The results of the government’s first reverse auction of carbon-cutting projects have been released. Where is the money going?
The government will spend A$660 of its A$2.55 billion Emissions Reduction Fund on contracts set to reduce emissions by some 447 million tonnes, more than half of it in “carbon farming” projects to lock up carbon in vegetation.
Federal environment minister Greg Hunt described the outcome as a “stunning result” for Australia, pointing out that the average price of A$13.95 per tonne of carbon is cheaper than the previous government’s carbon pricing scheme.
But critics have pointed to the lack of involvement so far from industry sectors that were covered by the previous carbon tax, and the fact that the new scheme is paid for by taxpayers rather than the businesses creating the pollution.
Here are the numbers:
Review: Anita Talberg, Australian German College of Climate and Energy Transitions, University of Melbourne
The Emissions Reduction Fund was legislated as an amendment to the existing Carbon Farming Initiative. It effectively expanded and tweaked the carbon farming scheme to include some projects outside the land sector. As Hunt explained when introducing the legislation to Parliament: “This bill will use positive incentives to reduce emissions, unlock economic activity, boost energy efficiency and improve agricultural productivity.”
This first auction has been effective in capturing the low end of the marginal abatement cost curve without dipping below the zero net-cost line (the point beyond which projects would “pay for themselves”, and therefore shouldn’t in theory be publicly funded).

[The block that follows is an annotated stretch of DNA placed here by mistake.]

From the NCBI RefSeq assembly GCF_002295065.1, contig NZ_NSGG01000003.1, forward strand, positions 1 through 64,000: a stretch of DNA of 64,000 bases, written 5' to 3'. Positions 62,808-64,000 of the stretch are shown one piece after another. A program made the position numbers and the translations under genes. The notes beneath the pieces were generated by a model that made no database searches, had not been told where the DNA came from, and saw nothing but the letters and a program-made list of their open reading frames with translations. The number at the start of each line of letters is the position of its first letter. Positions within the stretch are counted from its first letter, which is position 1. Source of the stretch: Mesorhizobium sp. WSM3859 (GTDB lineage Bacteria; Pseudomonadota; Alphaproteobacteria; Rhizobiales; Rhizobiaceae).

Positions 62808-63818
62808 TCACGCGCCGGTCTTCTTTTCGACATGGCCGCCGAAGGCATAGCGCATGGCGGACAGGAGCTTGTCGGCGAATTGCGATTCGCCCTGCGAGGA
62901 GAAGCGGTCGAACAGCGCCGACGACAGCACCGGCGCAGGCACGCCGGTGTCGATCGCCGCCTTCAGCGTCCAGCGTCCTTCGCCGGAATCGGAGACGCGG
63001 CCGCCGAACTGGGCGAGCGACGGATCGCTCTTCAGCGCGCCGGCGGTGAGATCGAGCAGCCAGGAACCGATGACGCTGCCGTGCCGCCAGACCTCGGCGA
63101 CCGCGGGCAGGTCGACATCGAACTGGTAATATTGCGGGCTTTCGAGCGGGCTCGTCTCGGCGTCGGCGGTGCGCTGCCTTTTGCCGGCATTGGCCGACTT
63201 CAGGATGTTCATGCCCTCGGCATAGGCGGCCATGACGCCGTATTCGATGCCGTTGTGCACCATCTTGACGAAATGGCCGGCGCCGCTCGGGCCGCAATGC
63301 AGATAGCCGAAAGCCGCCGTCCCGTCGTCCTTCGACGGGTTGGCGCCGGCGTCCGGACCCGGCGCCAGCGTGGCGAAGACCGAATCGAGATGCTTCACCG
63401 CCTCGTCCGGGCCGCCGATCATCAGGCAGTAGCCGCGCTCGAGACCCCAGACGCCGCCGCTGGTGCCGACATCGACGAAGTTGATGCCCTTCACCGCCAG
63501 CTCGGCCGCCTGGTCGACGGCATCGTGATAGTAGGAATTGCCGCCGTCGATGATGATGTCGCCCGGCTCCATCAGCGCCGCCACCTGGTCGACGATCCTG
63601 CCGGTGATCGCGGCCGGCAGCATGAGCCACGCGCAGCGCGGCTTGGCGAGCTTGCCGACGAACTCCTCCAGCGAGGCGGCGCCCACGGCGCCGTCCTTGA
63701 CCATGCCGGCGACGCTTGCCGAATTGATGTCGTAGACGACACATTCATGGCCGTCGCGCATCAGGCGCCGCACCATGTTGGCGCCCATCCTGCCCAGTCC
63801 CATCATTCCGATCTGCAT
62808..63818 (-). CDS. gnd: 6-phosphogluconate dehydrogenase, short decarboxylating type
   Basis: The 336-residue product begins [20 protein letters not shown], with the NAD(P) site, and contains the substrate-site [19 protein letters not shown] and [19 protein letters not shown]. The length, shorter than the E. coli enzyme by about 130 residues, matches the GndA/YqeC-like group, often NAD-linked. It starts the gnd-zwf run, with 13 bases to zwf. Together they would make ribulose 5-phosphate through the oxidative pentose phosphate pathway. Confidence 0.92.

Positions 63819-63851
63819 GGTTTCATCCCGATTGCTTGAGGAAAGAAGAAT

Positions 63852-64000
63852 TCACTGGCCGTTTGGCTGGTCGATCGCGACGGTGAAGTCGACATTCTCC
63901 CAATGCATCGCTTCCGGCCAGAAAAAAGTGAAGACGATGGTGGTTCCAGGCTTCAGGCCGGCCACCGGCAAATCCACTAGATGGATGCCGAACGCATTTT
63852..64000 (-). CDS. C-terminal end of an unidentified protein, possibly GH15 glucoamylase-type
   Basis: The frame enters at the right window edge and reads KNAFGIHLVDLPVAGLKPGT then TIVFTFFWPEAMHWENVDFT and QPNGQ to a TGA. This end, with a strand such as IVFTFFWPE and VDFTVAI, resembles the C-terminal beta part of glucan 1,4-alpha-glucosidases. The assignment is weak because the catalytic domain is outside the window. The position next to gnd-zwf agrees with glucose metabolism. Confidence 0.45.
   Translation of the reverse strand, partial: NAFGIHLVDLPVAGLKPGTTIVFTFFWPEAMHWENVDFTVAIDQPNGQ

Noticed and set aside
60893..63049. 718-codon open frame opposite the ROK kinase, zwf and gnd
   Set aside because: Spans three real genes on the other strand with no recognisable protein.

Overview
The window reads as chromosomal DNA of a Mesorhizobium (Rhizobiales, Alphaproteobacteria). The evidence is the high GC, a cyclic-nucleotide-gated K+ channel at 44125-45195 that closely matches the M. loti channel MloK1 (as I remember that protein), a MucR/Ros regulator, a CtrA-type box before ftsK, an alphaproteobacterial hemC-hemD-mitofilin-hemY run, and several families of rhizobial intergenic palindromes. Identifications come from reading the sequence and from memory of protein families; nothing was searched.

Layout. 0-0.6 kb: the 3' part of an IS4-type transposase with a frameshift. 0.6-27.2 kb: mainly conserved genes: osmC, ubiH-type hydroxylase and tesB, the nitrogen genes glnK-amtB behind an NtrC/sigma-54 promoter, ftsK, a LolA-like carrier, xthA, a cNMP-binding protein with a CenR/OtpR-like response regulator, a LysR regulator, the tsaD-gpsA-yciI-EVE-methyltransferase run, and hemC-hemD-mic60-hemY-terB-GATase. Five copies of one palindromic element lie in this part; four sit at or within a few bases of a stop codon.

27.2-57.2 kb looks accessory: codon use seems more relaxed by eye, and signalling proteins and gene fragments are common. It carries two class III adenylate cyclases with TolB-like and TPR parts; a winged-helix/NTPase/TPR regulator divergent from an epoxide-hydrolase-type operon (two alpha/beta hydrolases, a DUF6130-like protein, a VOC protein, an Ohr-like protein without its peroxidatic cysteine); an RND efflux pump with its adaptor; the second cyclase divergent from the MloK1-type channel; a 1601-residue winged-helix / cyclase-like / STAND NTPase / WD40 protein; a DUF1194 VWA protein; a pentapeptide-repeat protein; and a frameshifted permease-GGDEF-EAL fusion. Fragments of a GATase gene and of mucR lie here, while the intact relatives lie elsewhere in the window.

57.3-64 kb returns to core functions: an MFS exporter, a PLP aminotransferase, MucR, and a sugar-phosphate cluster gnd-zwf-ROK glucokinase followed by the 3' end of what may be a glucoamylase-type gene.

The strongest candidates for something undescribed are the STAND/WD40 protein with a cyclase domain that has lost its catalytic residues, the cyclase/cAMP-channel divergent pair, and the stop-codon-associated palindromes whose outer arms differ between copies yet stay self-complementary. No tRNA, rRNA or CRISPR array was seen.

However, as the final bar graph in this infographic shows, more than half of the purchased abatement is in the form of vegetation sequestration. So what this first auction has failed to do is unlock positive longer-term changes in energy efficiency, especially in the most carbon-intensive industries.
In essence, the land sector is offsetting emissions from the rest of the economy and delaying any real change to emissions intensity.
As the infographic’s carbon abatement task chart shows, there is still work to be done to meet Australia’s 2020 target. And in fact it may be more than is shown in that figure. The first projects purchased through the Emissions Reduction Fund have varying time frames, but many are between 7 and 10 years. Yet less than 6 years remain to meet our 2020 target.
Some of that abatement purchased through the Emissions Reduction Fund (the orange section in the graph) will occur after the 2020 deadline and may not count towards Australia’s international commitment.
Authors: The Conversation